Wednesday, November 21, 2007

A Tipping Point for Pharma Ethics?

Pharma is the Jekyll and Hyde of health care. At their best, drug companies develop research-based treatment breakthroughs and do well by doing good. At their worst, as described in the Senate Finance Committee report on Avandia that I discussed in yesterday’s posting, greed strangles ethics.

A story on the front page of the business section in today’s New York Times leads me to believe that we are approaching a tipping point for Pharma ethics. The headline reads: “After a Trial, Silence – Cardiologists Question Delay of Data on 2 Cholesterol Drugs.” The story describes vigorous pushback from cardiologists against Merck and Schering-Plough for a suspicious delay in reporting the findings from a drug trial and for changing the criteria for evaluating outcomes in midstream.

The doctors who are quoted – including the chief of cardiology at Walter Reed – fear that pharmaceutical companies are, once again, cooking the books. The words “fraud” and “deceit” do not enter the story, but the implication is there.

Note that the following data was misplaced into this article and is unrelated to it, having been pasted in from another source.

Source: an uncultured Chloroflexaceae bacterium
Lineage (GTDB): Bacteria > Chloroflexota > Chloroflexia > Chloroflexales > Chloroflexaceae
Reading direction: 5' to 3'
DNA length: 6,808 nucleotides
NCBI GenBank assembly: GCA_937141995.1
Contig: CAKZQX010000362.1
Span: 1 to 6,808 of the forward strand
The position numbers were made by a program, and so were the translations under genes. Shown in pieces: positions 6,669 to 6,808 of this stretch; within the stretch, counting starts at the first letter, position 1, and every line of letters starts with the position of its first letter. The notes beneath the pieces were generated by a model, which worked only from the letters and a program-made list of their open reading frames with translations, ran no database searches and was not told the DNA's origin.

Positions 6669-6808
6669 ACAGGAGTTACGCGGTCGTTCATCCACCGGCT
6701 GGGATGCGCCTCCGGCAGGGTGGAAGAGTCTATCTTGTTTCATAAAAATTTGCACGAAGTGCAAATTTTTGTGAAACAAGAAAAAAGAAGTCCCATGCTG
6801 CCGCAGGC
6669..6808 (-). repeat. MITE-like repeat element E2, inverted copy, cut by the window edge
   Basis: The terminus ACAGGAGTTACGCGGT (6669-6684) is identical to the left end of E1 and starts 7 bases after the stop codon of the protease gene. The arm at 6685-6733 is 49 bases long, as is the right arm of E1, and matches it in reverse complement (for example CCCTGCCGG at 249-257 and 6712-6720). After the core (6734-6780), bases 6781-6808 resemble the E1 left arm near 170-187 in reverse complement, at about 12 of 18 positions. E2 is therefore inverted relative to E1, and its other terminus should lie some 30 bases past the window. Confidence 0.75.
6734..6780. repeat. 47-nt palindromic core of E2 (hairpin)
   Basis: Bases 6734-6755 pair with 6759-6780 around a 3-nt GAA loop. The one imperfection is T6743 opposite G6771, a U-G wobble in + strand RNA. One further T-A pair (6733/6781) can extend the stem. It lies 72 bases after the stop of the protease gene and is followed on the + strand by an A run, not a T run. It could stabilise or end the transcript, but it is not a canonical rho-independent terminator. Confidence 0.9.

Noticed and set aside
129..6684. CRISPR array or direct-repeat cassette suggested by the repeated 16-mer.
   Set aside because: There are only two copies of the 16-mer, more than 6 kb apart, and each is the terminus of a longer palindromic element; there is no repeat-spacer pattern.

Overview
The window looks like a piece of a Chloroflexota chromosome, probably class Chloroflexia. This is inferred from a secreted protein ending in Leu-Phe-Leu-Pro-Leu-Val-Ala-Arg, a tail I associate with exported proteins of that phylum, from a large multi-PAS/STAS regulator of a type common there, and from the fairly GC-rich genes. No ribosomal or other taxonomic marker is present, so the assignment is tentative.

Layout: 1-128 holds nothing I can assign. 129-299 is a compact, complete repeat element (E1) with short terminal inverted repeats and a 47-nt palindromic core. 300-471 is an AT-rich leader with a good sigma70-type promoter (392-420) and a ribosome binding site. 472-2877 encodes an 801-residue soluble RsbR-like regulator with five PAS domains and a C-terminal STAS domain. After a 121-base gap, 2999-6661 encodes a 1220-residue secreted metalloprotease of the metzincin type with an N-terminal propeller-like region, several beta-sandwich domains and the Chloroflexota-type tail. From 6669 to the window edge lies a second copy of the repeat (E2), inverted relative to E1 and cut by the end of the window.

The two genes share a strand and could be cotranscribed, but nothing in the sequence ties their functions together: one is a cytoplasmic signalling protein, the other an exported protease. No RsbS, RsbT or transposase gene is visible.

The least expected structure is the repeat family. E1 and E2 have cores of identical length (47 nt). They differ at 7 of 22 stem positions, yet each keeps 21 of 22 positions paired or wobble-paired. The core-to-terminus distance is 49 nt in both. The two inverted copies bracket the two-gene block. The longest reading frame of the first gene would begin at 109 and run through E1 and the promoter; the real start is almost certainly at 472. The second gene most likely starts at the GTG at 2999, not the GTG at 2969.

There is nothing complicated about the ethical issues involved. Either the cannons of openness and scientific honesty are being followed or they are not. What stands out for me is the degree to which the reporter understands that this could be another Avandia or Vioxx story in the making, and how much space the Times devotes to it. The Senate Finance Committee report on Avandia was similarly blunt and hard hitting.

When media, legislators and their staffs, physician leaders around the country, and movies like “The Constant Gardner,” speak in unison, and when liability lawyers are waiting in the wings to hit Pharma with yet another class action suit, we have a powerful force emerging. The lure of blockbuster profits from blockbuster drugs draws out every technique of wild west capitalism, but at this point the pushback is too strong to be chilled out by a public relations campaign.

The pharmaceutical industry has a history and traditions to be proud of. Polls of public trust put pharmacists near the top. The fact that massive profit potential has led to corrupt practices isn’t surprising. But more drug scandals would be bad ethics and bad business, and would irrevocably taint the industry.

I predict that the pharmaceutical industry feeding frenzy is coming to an end. If we are truly at a tipping point we have to thank the whistle-blowers and determined activists who have fought so vigorously for good health system ethics.

1 comment:

Jim Sabin said...

For an excellent further discussion of this topic, see Howard Brody's 11/23 posting on his drug industry ethics blog (